This Christmas, I’d like to share with you Father Stockert’s essay. One can only assume that he must have come by this explanation of the song at some point in his life and thought it to be the true record of the song’s history. Whether you find it spiritually rewarding or just a footnote as another Internet urban myth debunked, at least you’ll be entertained and learn the true history of the song, along with a little world history and Christian history in the bargain.

Father Stockert’s Essay

To most, the Christmas song, The Twelve Days of Christmas, is a nonsense rhyme set to music, but it’s more than just a repetitious melody about a bunch of strange gifts.

From 1558 to 1829, after Henry VIII abolished Catholicism and established the Church of England in order to facilitate and legalize his marriage to Anne Boleyn, Catholics in England were banned from any private or public practice of their faith. It was a crime to be a Catholic.

The Twelve Days of Christmas was written as a catechism song to help young Catholics learn the tenets of their faith. A memory aid was necessary since to be caught with anything in writing that indicated adherence to the Catholic faith could not only get you imprisoned but also could get you hanged or beheaded.

The gifts mentioned in the song had hidden meanings. The true love mentioned in the song doesn’t refer to an earthly suitor, it refers to God Himself. The me who receives the presents refers to every baptized person. The partridge in a pear tree is Jesus Christ, the Son of God. In the song, Christ is symbolically presented as a mother partridge which feigns injury to decoy predators from her helpless nestlings, much in memory of the expression of Christ’s sadness over the fate of Jerusalem: “Jerusalem! Jerusalem! How often would I have sheltered thee under my wings, as a hen does her chicks, but thou wouldst not have it so….”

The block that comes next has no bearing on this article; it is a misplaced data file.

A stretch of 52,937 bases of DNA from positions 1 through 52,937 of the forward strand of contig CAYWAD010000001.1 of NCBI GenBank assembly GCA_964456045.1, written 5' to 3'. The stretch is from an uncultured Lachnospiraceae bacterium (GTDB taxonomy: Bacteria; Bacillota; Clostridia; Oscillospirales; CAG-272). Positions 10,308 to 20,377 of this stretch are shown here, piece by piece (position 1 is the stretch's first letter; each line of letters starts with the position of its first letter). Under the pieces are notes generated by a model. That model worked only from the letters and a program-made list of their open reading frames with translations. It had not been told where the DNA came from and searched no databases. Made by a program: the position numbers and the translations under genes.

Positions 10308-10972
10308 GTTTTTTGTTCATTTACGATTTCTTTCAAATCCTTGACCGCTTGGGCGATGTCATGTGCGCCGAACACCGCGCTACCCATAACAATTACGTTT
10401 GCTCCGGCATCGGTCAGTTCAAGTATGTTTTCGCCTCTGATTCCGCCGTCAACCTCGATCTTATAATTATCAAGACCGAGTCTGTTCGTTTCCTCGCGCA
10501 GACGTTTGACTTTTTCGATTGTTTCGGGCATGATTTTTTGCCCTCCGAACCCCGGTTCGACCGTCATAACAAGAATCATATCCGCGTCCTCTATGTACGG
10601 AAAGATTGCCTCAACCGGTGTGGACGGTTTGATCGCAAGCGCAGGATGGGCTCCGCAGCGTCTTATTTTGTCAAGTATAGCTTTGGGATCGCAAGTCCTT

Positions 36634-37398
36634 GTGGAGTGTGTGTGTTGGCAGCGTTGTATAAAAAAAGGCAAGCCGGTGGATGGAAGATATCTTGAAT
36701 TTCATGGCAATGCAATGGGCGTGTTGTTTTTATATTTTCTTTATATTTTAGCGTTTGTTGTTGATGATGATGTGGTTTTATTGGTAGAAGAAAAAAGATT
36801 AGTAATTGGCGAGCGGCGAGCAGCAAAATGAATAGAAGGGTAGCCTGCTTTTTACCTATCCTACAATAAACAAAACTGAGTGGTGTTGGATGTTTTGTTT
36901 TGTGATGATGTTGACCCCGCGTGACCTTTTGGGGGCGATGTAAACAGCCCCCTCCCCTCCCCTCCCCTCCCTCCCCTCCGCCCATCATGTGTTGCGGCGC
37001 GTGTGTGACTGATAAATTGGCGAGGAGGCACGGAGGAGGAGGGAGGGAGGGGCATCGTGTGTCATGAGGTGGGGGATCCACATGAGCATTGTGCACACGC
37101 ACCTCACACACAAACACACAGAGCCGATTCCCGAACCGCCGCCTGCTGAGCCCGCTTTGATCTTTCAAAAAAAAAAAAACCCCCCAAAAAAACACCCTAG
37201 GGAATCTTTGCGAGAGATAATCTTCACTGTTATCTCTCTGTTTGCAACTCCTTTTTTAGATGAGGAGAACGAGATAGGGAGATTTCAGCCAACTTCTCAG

The symbolism of the song in its entirety:

Day 1
A Partridge in a Pear Tree = Jesus Christ, Our Lord

Day 2
2 Turtle Doves = The Old and New Testaments

Day 3
3 French Hens = Faith, Hope and Love, the Theological Virtues

Day 4
4 Calling Birds = the 4 Gospels and/or the 4 Evangelists
Matthew, Mark, Luke, John
Originally this was a colly bird. Colly means black as coal so a colly bird was probably a black bird.

Day 5
5 Golden Rings = the first 5 Books of the Old Testament, the Pentateuch
Genesis, Exodus, Leviticus, Numbers, Deuteronomy give the history of man’s fall from grace. Originally this was a gold-ringed pheasant, another bird which re-establishes the first seven verses as being birds.

Day 6
6 Geese A-laying = the 6 Days of Creation

Day 7
7 Swans A-swimming = the 7 Gifts of the Holy Spirit: the 7 Sacraments
Prophecy, Ministry, Teaching, Exhortation, Giving, Leading, and Compassion

Day 8
8 Maids A-milking = the 8 Beatitudes
Blessed are: the poor in spirit, those who mourn, the meek, those who hunger and thirst for righteousness, the merciful, the pure in heart, the peacemakers, those who are persecuted for righteousness’ sake.

Day 9
9 Ladies Dancing = the 9 Fruits of the Holy Spirit
Love, Joy, Peace, Patience, Kindness, Generosity, Faithfulness, Gentleness, Self-control